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Types of Infusion pump
Infusion pumps inject fluids, drugs or nutrients into the patient's circulatory system. Although subcutaneous, arterial and epidural infusions are sometimes used, they are usually used intravenously. The infusion pump can be infused in an unrealistically expensive or unreliable manner if performed manually by a nursing staff. For example, they can inject 0.1 mL per hour (too small for infusions), per minute injections, and patients require repeated bolus injections until the maximum number per hour (eg, in patient controlled analgesia) or volume. Fluids vary in time.
The pump's user interface typically provides the technician or nurse with detailed information on the type of infusion:
Continuous infusions usually consist of small pulse infusions, usually between 500 nanoliters and 10 milliliters, depending on the pump design, and the rate of these pulses depends on the programmed infusion rate.
Intermittent infusion has a "high" infusion rate, alternating with a low programmable infusion rate to keep the cannula open. The time is programmable. This mode is usually used to take antibiotics or other drugs that stimulate blood vessels.
What is an infusion pump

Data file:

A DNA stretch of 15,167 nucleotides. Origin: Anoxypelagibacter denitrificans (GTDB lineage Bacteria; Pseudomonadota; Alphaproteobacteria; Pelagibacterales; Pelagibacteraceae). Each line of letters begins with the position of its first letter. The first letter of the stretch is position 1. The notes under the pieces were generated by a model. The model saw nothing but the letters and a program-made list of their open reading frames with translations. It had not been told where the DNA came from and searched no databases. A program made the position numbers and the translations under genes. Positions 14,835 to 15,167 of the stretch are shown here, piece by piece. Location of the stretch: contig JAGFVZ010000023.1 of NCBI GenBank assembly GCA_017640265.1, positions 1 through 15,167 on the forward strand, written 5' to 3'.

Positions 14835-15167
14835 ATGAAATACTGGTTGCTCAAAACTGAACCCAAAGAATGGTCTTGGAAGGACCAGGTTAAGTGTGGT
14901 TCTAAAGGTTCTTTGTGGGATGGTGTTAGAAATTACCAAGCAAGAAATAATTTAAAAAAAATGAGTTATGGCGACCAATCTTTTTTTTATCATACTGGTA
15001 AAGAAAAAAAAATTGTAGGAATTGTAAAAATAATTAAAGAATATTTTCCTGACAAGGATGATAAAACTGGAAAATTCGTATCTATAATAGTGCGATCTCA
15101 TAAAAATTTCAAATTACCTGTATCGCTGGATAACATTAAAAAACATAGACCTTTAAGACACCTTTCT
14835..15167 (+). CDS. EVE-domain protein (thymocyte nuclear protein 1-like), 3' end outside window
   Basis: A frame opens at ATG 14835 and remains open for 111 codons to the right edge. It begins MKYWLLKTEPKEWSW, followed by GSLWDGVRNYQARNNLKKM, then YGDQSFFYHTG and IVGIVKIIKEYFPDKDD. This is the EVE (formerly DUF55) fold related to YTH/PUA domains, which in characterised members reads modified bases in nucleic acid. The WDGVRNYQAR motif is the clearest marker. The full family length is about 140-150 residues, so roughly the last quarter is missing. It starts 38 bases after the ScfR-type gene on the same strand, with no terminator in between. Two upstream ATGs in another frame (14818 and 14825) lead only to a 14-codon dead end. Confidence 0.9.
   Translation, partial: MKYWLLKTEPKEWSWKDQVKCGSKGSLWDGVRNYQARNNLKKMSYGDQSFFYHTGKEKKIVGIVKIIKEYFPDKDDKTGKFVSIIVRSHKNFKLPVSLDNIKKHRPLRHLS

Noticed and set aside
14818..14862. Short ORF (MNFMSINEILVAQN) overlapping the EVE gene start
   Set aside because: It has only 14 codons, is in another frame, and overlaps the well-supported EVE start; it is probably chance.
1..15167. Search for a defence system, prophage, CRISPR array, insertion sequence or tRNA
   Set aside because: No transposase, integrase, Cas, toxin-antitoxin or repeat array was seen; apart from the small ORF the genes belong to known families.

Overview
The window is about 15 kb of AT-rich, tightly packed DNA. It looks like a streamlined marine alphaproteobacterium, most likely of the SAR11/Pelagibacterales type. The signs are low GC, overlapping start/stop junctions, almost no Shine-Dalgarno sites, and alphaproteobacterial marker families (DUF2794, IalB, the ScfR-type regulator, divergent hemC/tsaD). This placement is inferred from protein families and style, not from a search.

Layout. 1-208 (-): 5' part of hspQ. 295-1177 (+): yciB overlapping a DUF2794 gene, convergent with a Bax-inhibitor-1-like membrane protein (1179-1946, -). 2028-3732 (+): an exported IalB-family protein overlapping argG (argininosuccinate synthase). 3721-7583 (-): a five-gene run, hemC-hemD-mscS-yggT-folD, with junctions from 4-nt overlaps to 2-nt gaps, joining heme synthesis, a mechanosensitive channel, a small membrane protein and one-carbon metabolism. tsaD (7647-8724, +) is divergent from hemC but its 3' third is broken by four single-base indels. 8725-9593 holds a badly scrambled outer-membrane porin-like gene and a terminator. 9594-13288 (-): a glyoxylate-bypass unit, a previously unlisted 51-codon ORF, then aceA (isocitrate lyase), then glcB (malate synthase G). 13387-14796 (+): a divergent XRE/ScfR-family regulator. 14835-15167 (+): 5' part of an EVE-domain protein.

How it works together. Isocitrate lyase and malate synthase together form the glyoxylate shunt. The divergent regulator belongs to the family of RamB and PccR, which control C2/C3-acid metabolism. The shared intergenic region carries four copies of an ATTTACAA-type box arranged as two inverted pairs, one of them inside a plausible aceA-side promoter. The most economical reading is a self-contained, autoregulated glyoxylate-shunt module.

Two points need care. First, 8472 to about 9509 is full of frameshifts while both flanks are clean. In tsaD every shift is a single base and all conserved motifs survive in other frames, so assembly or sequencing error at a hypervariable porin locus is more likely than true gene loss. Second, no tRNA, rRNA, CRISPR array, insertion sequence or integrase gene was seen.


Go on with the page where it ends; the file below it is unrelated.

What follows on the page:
Patient control is on-demand infusion, usually with a preset ceiling to avoid poisoning. The rate is controlled by pressure pads or buttons that can be activated by the patient. This is the preferred method for patient-controlled analgesia (PCA) in which repeat low-dose opioid analgesics can be delivered and stopped before the dose that could lead to dangerous respiratory depression is reached.
Total parenteral nutrition usually requires an infusion profile similar to normal meal time.
Some pumps provide models that scale or control the amount based on time of day. This allows the circadian cycle that certain types of drugs may require.
In these courses, some pumps are designed to be portable, others are designed for hospitals, and there are special systems for charity and battlefield use.
Large-capacity pumps usually use some form of peristaltic pump. Traditionally, they use a computer-controlled roller to compress silicone rubber tubes that the drug flows through. Another common form is a set of fingers that press on the tube.
Small-capacity pumps typically use a computer-controlled motor to turn the screw and push the plunger onto the syringe.
The classic improvisation medical solution for Infusion pumps is to place a blood pressure cuff on a bag of liquid. The battlefield is equivalent to placing the bag under the patient. The pressure on the bag sets the transfusion pressure. Pressure can actually be read from the cuff indicator. The problem is that the flow rate varies greatly with the patient's blood pressure (or body weight) and the required pressure varies with the route of administration, which may lead to risk when an individual who is not trained in this method attempts.
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